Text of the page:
Sam Brotman, JD, LLM, MBA December 12, 2020 4 min read

The Progression of Residency Case Law in California

Let us go through some background information about the meaning and application of residency and domicile in California. Although these topics seem to have a very straightforward meaning, the history of the definition and enforcement of these terms have evolved over time. 

California first defined a “resident” in 1935 when it first established its revenue code. The definition of domicile was also established via the administrative code created by the Franchise Tax Board  (FTB) at this time. 

As first understood, residency was viewed as physically living in California or having a physical presence in California for at least six months. Domicile was viewed as where a taxpayer chose to have their physical home, and also required the important element of intent. There is not much decisional case law on residency or domicile, but we will discuss the primary cases below.

Over time, the concept of domicile has remained pretty consistent. The California cases of Chapman v. Superior Court of Los Angeles County, Whittell v. Franchise Tax Bd., and Noble v. Franchise Tax Bd. sum up the present case law status of domicile in California. In Whittell, the Court of Appeals for the First District held that a taxpayer may have several residences for different purposes including tax, but only one domicile. (See Whittell v. Franchise Tax Bd., 231 Cal. App. 2d 278 (1964)).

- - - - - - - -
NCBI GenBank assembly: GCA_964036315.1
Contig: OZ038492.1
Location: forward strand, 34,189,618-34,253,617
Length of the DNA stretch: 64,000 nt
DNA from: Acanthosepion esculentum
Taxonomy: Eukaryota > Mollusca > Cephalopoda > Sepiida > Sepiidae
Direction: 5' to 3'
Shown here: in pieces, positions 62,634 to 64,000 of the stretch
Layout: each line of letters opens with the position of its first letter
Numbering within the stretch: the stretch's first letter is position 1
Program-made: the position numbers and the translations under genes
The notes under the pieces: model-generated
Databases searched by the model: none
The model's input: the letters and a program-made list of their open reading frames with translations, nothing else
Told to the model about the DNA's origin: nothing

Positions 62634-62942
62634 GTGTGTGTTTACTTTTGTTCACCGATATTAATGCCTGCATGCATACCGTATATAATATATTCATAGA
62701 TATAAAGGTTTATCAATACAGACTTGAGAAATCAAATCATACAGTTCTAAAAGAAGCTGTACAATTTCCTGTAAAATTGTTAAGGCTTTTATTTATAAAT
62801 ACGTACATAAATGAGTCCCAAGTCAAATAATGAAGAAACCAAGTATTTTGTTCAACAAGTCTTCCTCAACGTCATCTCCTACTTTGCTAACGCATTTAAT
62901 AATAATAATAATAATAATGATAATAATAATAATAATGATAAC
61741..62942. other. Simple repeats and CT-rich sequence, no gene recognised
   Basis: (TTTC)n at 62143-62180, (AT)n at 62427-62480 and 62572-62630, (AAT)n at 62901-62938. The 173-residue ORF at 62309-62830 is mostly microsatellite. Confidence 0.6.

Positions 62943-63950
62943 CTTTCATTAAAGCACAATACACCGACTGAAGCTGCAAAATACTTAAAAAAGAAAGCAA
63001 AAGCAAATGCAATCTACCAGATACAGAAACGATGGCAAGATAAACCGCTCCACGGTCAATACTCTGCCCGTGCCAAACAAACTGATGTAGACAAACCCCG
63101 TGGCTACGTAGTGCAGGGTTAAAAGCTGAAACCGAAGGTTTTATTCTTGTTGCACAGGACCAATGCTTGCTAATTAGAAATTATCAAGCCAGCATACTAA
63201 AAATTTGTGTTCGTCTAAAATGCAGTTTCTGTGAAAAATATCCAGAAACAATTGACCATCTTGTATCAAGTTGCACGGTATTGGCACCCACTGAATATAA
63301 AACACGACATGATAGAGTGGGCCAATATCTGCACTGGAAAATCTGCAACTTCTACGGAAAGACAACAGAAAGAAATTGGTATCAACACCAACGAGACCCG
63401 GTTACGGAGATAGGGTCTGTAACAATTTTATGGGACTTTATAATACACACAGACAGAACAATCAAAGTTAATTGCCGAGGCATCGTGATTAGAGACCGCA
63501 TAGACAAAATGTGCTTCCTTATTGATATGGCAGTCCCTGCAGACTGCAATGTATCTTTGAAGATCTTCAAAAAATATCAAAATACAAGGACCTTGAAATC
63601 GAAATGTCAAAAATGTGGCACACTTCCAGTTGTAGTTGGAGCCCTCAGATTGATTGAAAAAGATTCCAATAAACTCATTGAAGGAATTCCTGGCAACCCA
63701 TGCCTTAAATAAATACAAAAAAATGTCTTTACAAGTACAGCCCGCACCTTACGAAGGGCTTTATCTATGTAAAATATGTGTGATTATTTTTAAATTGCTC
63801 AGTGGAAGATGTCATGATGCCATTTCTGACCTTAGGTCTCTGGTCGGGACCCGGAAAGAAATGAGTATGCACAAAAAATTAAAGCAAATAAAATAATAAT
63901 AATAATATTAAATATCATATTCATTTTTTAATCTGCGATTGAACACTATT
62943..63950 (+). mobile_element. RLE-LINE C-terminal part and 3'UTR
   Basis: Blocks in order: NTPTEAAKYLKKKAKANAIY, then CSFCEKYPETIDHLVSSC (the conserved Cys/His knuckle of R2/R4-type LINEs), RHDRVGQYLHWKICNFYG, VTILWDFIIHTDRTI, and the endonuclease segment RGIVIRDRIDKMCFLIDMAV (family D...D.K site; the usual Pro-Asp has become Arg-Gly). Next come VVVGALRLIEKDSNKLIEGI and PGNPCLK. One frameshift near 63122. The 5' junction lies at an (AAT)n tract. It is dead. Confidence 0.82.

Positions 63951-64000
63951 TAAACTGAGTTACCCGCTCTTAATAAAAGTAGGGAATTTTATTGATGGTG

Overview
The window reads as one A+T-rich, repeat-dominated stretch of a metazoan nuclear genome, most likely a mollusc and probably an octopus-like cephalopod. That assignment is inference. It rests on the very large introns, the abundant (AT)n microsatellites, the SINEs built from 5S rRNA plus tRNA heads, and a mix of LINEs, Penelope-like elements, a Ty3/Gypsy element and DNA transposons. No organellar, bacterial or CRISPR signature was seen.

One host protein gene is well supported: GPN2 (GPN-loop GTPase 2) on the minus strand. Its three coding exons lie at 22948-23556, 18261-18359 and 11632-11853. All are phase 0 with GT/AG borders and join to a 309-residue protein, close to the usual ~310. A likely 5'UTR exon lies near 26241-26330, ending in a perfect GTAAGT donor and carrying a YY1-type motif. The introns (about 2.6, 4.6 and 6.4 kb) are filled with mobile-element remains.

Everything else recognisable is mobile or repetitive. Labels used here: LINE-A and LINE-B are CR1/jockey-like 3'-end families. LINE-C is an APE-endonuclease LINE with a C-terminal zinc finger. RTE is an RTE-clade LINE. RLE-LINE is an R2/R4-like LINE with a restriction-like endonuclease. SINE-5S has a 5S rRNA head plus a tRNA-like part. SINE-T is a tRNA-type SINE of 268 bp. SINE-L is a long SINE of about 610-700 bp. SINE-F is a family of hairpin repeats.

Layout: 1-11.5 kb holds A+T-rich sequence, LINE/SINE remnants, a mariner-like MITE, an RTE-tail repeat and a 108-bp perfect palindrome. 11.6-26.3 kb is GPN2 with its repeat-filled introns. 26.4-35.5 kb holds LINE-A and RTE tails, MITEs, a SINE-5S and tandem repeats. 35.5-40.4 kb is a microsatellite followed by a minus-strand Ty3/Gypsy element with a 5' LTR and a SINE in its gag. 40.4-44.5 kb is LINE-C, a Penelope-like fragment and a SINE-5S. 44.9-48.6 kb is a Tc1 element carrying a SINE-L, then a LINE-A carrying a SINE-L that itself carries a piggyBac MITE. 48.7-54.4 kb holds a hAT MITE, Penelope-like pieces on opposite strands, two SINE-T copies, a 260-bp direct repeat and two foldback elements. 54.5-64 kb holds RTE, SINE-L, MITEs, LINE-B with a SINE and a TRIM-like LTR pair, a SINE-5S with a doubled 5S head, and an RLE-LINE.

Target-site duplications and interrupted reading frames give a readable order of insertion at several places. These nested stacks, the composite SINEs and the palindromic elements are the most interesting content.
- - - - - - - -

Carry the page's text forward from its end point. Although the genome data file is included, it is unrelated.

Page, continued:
In Chapman, the Court of Appeals for the Second District held that domicile depends on intent, and that intent should be evaluated by someone’s actions. (See Chapman v. Superior Court of Los Angeles County,  (1958) 162 Cal. App. 2d 421, 426). In Noble, the Court of Appeals for the Second District used the two cases above and held that objective acts showing intent are to be used to determine both residency and domicile.

However, the concept of being a resident for tax purposes has been adjusted over time. Today, RTC §1704(a)(2) defines a resident as somebody who is typically domiciled in the state or who is outside the state for either temporary or transitory purposes. 

There is not much case law on residency, and it is often evaluated under administrative standards by the Franchise Tax Board. The FTB looks at principles from the statute such as the state the taxpayer has their “closest connection” as well as the “identifiable purpose” of the taxpayer’s location during the year. These concepts along with the Bragg factors listed above, serve as the best guidance on the present status of understanding residency in a legal sense.

It is important to remember that the FTB views both residency and domicile as questions of facts. At Brotman Law, we stand ready to assist you in presenting your case.

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Sam Brotman, JD, LLM, MBA

Owner and Director of Legal
Brotman Law

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